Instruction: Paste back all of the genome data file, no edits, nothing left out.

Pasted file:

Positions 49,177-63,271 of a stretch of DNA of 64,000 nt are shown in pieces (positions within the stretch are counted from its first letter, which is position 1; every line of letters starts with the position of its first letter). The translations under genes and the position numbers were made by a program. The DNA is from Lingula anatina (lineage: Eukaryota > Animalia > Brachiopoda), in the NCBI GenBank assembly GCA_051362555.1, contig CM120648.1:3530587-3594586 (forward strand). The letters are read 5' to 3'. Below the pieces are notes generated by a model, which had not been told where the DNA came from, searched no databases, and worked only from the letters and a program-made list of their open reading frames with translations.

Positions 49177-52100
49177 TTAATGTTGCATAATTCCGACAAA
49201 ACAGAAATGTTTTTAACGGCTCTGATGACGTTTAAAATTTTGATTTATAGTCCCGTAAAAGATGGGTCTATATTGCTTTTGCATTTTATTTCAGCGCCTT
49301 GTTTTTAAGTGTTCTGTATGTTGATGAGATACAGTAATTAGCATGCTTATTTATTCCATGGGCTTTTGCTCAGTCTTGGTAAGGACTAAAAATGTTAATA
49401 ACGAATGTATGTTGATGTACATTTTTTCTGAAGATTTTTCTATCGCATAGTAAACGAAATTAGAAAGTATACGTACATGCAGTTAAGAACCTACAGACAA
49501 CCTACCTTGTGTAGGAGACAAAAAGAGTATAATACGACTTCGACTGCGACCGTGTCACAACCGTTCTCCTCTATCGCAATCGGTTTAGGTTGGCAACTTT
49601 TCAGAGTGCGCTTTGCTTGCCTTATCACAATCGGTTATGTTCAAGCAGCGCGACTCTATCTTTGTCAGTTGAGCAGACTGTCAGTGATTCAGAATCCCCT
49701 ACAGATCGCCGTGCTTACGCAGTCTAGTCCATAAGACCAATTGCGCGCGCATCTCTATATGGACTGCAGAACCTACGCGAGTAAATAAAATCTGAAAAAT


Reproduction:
Positions 49,177-63,271 of a stretch of DNA of 64,000 nt are shown in pieces (positions within the stretch are counted from its first letter, which is position 1; every line of letters starts with the position of its first letter). The translations under genes and the position numbers were made by a program. The DNA is from Lingula anatina (lineage: Eukaryota > Animalia > Brachiopoda), in the NCBI GenBank assembly GCA_051362555.1, contig CM120648.1:3530587-3594586 (forward strand). The letters are read 5' to 3'. Below the pieces are notes generated by a model, which had not been told where the DNA came from, searched no databases, and worked only from the letters and a program-made list of their open reading frames with translations.

Positions 49177-52100
49177 TTAATGTTGCATAATTCCGACAAA
49201 ACAGAAATGTTTTTAACGGCTCTGATGACGTTTAAAATTTTGATTTATAGTCCCGTAAAAGATGGGTCTATATTGCTTTTGCATTTTATTTCAGCGCCTT
49301 GTTTTTAAGTGTTCTGTATGTTGATGAGATACAGTAATTAGCATGCTTATTTATTCCATGGGCTTTTGCTCAGTCTTGGTAAGGACTAAAAATGTTAATA
49401 ACGAATGTATGTTGATGTACATTTTTTCTGAAGATTTTTCTATCGCATAGTAAACGAAATTAGAAAGTATACGTACATGCAGTTAAGAACCTACAGACAA
49501 CCTACCTTGTGTAGGAGACAAAAAGAGTATAATACGACTTCGACTGCGACCGTGTCACAACCGTTCTCCTCTATCGCAATCGGTTTAGGTTGGCAACTTT
49601 TCAGAGTGCGCTTTGCTTGCCTTATCACAATCGGTTATGTTCAAGCAGCGCGACTCTATCTTTGTCAGTTGAGCAGACTGTCAGTGATTCAGAATCCCCT
49701 ACAGATCGCCGTGCTTACGCAGTCTAGTCCATAAGACCAATTGCGCGCGCATCTCTATATGGACTGCAGAACCTACGCGAGTAAATAAAATCTGAAAAAT